“I think a lot about my homeland. God bless the country and its people,” Lukacs told Mandiner in a short telephone interview from his Phoenixville, Pennsylvania home.
Born János Albert Lukács in Budapest in 1924 to a Roman Catholic father and a Jewish mother, he studied history at the University of Budapest.
During the war, he served in a Hungarian labor battalion for Jews but evaded deportation to the death camps and survived the siege of Budapest. After the war, he worked as the Secretary of the Hungarian-American Society and fled to the United States in 1946 when it became clear that Hungary was going to be a repressive Communist regime.
He was a professor of history at Chestnut Hill College from 1947 to 1994 and held the chair of the history department from 1947 to 1974. He has served as a visiting professor at Johns Hopkins University, Columbia University, Princeton University, La Salle University, Regent College in British Columbia and the University of Budapest and Hanover College.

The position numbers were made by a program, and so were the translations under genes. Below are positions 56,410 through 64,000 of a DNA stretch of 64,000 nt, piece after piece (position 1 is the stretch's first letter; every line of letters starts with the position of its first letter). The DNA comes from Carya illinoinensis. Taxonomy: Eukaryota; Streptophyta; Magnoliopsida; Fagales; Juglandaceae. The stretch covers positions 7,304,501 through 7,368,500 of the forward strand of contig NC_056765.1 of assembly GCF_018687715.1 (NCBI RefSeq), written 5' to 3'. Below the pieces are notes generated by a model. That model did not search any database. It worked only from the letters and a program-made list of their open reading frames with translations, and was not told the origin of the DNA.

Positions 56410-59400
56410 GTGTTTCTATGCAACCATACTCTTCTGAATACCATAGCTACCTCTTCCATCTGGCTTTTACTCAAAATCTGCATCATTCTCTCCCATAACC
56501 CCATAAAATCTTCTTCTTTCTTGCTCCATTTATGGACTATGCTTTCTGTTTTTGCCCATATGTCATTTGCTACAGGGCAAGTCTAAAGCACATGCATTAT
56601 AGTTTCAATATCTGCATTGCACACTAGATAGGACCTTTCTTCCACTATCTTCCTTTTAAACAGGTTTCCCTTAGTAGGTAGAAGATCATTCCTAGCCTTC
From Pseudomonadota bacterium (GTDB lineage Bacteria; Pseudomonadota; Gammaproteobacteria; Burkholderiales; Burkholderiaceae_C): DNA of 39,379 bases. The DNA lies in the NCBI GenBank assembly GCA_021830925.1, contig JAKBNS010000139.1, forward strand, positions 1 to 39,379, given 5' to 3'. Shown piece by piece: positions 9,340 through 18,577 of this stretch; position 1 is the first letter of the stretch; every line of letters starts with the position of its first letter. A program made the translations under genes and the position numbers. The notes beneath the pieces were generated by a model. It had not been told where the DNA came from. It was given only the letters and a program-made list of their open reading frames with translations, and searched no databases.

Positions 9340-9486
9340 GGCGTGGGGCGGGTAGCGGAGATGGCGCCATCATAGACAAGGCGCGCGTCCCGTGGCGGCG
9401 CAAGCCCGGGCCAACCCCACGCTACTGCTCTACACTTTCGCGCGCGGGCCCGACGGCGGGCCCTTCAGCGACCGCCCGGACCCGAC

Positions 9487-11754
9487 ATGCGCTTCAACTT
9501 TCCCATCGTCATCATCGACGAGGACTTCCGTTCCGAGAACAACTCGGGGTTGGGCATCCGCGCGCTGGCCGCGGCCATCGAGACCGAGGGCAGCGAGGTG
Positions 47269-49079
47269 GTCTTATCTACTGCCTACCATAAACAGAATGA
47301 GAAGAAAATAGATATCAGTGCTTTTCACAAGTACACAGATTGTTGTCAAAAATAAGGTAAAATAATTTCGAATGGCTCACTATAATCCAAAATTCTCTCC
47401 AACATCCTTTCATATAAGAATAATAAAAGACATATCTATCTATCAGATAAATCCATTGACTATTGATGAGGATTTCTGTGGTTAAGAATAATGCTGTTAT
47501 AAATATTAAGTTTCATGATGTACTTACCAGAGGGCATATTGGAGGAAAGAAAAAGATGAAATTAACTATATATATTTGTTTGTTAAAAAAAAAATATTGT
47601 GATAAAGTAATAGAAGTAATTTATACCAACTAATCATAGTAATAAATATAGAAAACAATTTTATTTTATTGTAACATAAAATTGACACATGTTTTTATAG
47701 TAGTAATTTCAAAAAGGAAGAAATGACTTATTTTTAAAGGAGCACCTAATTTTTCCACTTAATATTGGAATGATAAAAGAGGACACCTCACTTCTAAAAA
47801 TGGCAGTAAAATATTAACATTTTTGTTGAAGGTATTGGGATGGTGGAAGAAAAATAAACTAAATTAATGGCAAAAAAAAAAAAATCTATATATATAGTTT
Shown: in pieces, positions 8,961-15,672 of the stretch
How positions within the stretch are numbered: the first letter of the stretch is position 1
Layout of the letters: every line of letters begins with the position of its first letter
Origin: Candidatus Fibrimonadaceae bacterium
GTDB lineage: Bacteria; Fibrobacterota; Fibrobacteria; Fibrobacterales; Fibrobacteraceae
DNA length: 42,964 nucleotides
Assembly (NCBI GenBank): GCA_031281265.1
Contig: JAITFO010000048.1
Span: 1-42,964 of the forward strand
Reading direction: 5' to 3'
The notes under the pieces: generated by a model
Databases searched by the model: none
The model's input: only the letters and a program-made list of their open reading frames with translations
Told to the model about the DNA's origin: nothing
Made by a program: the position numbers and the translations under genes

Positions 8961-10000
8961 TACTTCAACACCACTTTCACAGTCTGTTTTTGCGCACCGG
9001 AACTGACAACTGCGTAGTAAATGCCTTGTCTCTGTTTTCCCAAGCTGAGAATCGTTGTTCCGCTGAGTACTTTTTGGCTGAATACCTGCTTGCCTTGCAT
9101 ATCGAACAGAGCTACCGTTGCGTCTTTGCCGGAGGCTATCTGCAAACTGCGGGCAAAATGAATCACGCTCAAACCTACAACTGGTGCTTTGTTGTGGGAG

Lukacs, who describes himself as a “reactionary”, wrote over 30 books, mainly dealing with WWII and American history, but also some works on the theory of history. He also considers himself a toquevillian and is a practicing Roman Catholic.
His oeuvre is in English but 22 of his books have also be translated into Hungarian.
“I have just turned 95 and I am not very fond that God is keeping me for so long,” Lukacs told Mandiner.